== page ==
While I was unable to visit the pavillion Saturday, I totally enjoyed checking out the artists, running into friends and catching some of the acts on the international stage, including Salsa dancers and flamenco guitar.

It’s events like this that makes Atlanta come alive during its prettiest season.

Today, the forecast calls for rain, but for now, it’s only overcast. Let’s hope the weather cooperates long enough for the crowds to return and support the festival and its artists.

While we can’t control the weather, we as a city do control how friendly and supportive we are of our festivals.

For whatever reason that I simply don’t understand, the Atlanta city government has been almost hostile to our festivals. Unlike cities across the country, where municipal governments actually play a major role in sponsoring and hosting festivals, our track-record has been to make it as difficult as possible for festival organizers to put on successful events.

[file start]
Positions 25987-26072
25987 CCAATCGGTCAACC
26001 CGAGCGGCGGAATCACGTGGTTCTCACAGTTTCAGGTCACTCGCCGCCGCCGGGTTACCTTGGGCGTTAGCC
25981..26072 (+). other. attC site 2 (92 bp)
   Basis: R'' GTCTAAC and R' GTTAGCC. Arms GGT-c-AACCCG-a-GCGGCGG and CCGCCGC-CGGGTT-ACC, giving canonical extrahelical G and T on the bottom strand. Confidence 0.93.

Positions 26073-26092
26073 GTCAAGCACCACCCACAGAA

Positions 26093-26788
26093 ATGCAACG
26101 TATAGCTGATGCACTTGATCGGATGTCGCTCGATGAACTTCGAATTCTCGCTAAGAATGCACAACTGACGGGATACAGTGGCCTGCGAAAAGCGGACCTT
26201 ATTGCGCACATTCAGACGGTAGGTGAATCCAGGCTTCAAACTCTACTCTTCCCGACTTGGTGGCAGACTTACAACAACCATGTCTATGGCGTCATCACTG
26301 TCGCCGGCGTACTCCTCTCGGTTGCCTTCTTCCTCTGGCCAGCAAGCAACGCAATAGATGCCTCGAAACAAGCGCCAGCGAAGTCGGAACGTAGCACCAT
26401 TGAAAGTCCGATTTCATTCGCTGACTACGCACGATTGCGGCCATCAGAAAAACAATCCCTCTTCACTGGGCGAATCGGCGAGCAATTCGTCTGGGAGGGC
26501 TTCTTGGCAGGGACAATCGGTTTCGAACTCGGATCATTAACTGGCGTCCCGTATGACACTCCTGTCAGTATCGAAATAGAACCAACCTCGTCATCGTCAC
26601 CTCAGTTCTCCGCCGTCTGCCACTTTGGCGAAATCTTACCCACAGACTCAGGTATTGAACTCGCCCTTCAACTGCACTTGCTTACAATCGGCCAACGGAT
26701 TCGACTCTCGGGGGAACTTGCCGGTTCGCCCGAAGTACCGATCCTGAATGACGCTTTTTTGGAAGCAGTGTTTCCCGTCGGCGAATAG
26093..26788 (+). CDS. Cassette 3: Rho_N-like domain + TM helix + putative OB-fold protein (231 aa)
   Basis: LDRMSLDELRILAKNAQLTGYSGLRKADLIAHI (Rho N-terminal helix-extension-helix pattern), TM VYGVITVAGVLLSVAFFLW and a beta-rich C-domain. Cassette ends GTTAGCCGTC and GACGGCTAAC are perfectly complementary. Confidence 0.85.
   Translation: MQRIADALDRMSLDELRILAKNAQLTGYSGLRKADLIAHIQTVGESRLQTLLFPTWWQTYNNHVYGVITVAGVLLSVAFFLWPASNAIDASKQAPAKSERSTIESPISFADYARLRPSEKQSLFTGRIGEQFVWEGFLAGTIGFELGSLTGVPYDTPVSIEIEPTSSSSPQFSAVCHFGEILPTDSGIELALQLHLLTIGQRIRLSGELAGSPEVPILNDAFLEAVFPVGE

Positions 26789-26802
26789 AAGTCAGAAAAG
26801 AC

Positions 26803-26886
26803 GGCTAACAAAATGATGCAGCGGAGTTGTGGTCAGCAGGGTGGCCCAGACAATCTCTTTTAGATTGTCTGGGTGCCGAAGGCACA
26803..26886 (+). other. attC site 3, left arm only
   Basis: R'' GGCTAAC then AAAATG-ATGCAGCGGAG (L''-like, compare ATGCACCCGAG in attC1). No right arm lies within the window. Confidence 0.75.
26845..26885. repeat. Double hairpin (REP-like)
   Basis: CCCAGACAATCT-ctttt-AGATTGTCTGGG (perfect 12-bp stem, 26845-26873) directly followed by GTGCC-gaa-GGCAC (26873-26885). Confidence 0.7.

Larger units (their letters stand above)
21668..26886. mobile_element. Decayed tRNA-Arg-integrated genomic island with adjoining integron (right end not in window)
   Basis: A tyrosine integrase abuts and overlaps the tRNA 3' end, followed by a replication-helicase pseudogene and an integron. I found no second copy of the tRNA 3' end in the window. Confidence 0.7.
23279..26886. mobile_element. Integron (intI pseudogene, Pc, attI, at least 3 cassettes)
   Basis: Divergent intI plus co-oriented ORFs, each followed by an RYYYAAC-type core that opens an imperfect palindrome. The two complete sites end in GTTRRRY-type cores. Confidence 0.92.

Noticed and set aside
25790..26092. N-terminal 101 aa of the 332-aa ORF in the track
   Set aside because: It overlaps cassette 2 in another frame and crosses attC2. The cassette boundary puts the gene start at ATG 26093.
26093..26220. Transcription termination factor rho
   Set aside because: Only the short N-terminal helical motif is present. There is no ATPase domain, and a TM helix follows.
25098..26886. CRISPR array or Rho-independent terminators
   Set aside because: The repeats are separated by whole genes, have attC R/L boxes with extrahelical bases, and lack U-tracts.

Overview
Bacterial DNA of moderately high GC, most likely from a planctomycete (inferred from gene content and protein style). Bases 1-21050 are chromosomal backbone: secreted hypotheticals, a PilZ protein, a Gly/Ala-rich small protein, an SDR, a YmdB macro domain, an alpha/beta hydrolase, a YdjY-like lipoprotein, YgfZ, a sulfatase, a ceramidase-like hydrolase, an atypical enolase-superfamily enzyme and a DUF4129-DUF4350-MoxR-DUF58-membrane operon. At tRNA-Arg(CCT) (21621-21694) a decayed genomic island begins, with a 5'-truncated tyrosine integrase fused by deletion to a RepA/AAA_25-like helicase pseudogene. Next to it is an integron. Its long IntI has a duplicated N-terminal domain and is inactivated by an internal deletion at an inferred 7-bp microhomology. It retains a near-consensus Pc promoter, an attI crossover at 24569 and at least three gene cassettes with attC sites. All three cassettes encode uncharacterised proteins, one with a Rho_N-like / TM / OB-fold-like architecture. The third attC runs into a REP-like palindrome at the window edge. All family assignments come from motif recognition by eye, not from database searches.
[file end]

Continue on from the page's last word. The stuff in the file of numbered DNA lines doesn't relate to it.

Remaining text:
It’s a very short-sighted policy. Festivals bring life, visitors and dollars to a community. They enhance the quality of life of residents, and they help support artists of all kinds.

We need a total change of heart at the city of Atlanta — we need government officials who reach out a helping hand asking what they can do to make our festivals prosper.

The challenges of putting on a free, outdoor festival are complex enough without having an unfriendly city government or a passive, money-driven Piedmont Park Conservancy.

For starters, stop playing games about whether the Atlanta Dogwood Festival and other annual festivals can return to Piedmont Park. To be successful, these festivals need to provide sponsors reassurance that they have a stable home.

And Piedmont Park is without a doubt the best urban space for these events.

While Piedmont Park is a wonderful green amenity for our city, it is not supposed to be a natural environment that we just admire from afar.

Piedmont Park is an urban park — a place for people to enjoy.